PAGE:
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Legislative Council
Panel on Environmental Affairs
Panel on Planning, Lands & Works

Quality of Dongjiang Water


Currently about 80% of the water demand of Hong Kong is met by Dongjiang water. The remaining 20% is met by rain water collected from local catchments and stored in reservoirs.

2. The water from Dongjiang is delivered to Hong Kong via an 80-odd km long open channel and aqueduct in Southern Guangdong and is, therefore, prone to surface pollution (see the layout plan at Annex I).

3. Since the commissioning of the scheme to supply Dongjiang water to Hong Kong in the early sixties, the quality of the Dongjiang water has been found to be generally satisfactory. With the opening up of China bringing rapid urban development within Southern Guangdong, the run-off surface water has become more polluted than before. Test results at our reception point at the border have indicated an increasing trend of pollution caused mainly by wastewater in the past five years.

Water Quality Monitoring and Water Treatment

4. The quality of the raw water within Guangdong Province is controlled and monitored by the Guangdong authorities. It is closely monitored once entering our reception point in Hong Kong at Muk Wu at the border and again at all treatment works before treatment. Various parameters are analysed generally at frequencies from 4-hourly to 4-monthly, and if necessary as frequently as hourly. Attached at Annex II are water quality monitoring results on Dongjiang water as received at Muk Wu.

5. All raw waters, be they Dongjiang water or rain water collected in our reservoirs, need to be fully treated before supply to the public. The final treated water is also subject to intensive regular monitoring procedure throughout the water supply distribution system, i.e. before leaving the treatment works, at service reservoirs and at consumer taps to further ensure proper quality control and compliance with the World Health Organization (WHO) Guidelines for Drinking-water Quality.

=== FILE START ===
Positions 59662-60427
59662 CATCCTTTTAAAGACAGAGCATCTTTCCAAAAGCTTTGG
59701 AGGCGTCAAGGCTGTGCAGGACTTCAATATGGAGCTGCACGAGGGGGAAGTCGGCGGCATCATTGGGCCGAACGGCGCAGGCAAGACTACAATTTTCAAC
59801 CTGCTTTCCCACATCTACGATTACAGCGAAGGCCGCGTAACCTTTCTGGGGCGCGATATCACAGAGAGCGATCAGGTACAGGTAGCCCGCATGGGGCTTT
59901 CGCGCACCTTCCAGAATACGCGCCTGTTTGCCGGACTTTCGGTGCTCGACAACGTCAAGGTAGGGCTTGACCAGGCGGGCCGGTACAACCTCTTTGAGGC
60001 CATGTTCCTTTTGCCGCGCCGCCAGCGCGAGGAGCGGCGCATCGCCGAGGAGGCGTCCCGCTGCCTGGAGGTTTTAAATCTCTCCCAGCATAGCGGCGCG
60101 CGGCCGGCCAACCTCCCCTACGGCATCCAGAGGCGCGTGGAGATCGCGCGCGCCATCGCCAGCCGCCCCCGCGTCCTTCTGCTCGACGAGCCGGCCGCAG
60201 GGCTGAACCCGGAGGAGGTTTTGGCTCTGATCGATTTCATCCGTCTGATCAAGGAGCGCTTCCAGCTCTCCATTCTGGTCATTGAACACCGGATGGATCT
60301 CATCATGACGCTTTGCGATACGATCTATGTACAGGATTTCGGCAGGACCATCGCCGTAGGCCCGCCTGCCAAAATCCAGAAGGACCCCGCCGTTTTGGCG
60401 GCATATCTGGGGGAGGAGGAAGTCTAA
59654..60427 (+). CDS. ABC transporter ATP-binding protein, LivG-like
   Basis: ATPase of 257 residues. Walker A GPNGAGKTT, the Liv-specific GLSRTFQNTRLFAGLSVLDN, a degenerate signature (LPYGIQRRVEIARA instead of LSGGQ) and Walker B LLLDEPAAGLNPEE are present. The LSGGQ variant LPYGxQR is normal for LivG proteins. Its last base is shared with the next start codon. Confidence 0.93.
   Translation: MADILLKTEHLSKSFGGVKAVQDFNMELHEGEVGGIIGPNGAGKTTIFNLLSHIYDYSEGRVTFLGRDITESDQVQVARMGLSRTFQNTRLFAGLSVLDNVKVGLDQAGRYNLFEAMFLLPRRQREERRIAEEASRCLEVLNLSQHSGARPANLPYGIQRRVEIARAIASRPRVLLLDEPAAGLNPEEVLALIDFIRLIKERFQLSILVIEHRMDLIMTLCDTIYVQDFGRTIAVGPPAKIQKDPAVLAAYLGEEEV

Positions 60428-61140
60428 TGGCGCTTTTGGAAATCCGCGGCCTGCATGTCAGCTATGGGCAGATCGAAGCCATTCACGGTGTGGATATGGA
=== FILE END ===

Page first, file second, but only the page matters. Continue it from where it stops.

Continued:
6. The water treatment process comprises coagulation using aluminum sulphate and hydrated lime, rapid gravity filtration preceded by sedimentation at most treatment works, pH value correction with hydrated lime, disinfection by chlorine, and fluoridation.

7. There have been media coverage on test results on quality of Dongjiang water with samples reported to have been taken from Dongjiang. However in any study on water quality, the testing process must follow strictly the internationally recognized procedures, including the way to take the samples and preservation of samples prior to analysis. Otherwise, the analytical results are inaccurate and unreliable. It is also not appropriate to compare the Dongjiang water, an untreated surface water, to the World Health Organization drinking water (fully treated) quality guideline values.

8. In fact, the test procedures by the Water Supplies Department follow strictly the internationally recognized procedures and the treated water in Hong Kong conforms both chemically and bacteriologically to the 1993 Guidelines for Drinking-water Quality recommended by the World Health Organization. The test results are attached at Annex III.

9. As for the trichloromethane (chloroform) produced in the water as a result of using chlorine for disinfection and removal of ammonia, the WHO's 1993 guideline value is 200 ug/l, while the monitoring results of the Water Supplies Department for more than ten years show an average below 50 ug/l. Guideline values from WHO or standards of developed European and American countries all permitted the presence of trace quantities of chloroform as being tolerable to human health.